Jim Corbett’s Man Eaters of Kumaon is a remarkable sort of book. It’s written in a matter-of-fact style that seems almost impossibly authentic. Corbett was a hunter, later conservationist, specializing in man-eaters, including the Champawat Tiger which killed over 400 people before Corbett brought it down (imagine! four hundred, the terror that must have inspired). He died a decade before I was born, but nonetheless I can’t help but feel like I know the man. His personality — stout, indomitable, utterly British — shines through the text. He doesn’t shy away from recounting his fears, the hardships of the hunt, but it’s with an air of danger long past, a detachment only available to those who have stood in the face of death with great fortitude (another wonderful instance of this sort of tone can be found in Junger’s Storm of Steel). It’s an excellent book, well worth a read, but what I’m most interested in is a single passage which Corbett nonchalantly lets drop in the first chapter. Corbett had been fruitlessly pursuing the Champawat tiger during the day and stopped to rest at a bungalow constructed in the jungle. His native guide refuses to stay the night, choosing instead to walk home alone through the jungle (which in addition to all the regular nasty things that are found in the jungle, definitely contains a tiger which has killed more than 400 people). Corbett tells us:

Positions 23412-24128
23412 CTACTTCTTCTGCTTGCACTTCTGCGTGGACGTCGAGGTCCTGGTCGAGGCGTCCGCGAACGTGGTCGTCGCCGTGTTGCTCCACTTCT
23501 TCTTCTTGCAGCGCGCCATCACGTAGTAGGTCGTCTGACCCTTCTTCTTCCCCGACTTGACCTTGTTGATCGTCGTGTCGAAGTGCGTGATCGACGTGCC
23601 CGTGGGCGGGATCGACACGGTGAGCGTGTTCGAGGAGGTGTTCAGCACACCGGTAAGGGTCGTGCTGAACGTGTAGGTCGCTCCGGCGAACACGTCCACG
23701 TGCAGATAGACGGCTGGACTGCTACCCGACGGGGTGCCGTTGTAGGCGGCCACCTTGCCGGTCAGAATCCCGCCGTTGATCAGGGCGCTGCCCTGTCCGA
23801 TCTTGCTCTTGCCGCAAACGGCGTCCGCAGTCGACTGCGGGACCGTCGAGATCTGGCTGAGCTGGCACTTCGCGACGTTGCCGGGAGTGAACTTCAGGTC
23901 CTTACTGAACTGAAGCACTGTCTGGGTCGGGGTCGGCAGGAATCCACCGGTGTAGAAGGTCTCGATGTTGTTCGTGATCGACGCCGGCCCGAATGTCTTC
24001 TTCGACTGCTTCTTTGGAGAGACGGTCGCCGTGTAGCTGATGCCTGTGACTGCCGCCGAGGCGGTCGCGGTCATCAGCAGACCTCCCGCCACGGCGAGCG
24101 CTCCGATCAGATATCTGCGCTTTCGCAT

I have a tale of that bungalow but I will not tell here, for this is a book of jungle stories, and tales ‘beyond the laws of nature’ do not consort well with such stories. (14)
How remarkable! The utter sobriety of Corbett’s writing makes this comment so impossibly fascinating that I can barely stand it. As far as I know, he does not explain this incident in any of his other books, although his first book of which very few were printed does contain the chapter (at least according to wikipedia, the font of all knowledge): “The Terror that Walks by Night”, but I have no idea if this recounts the story of that night and there seems to be no way to get my hands on it. Thus, it remains a mystery, possibly an intractable one, but how can anyone’s imagination not be stirred by the image of Corbett, alone in the jungle heart, watching night creep round the walls?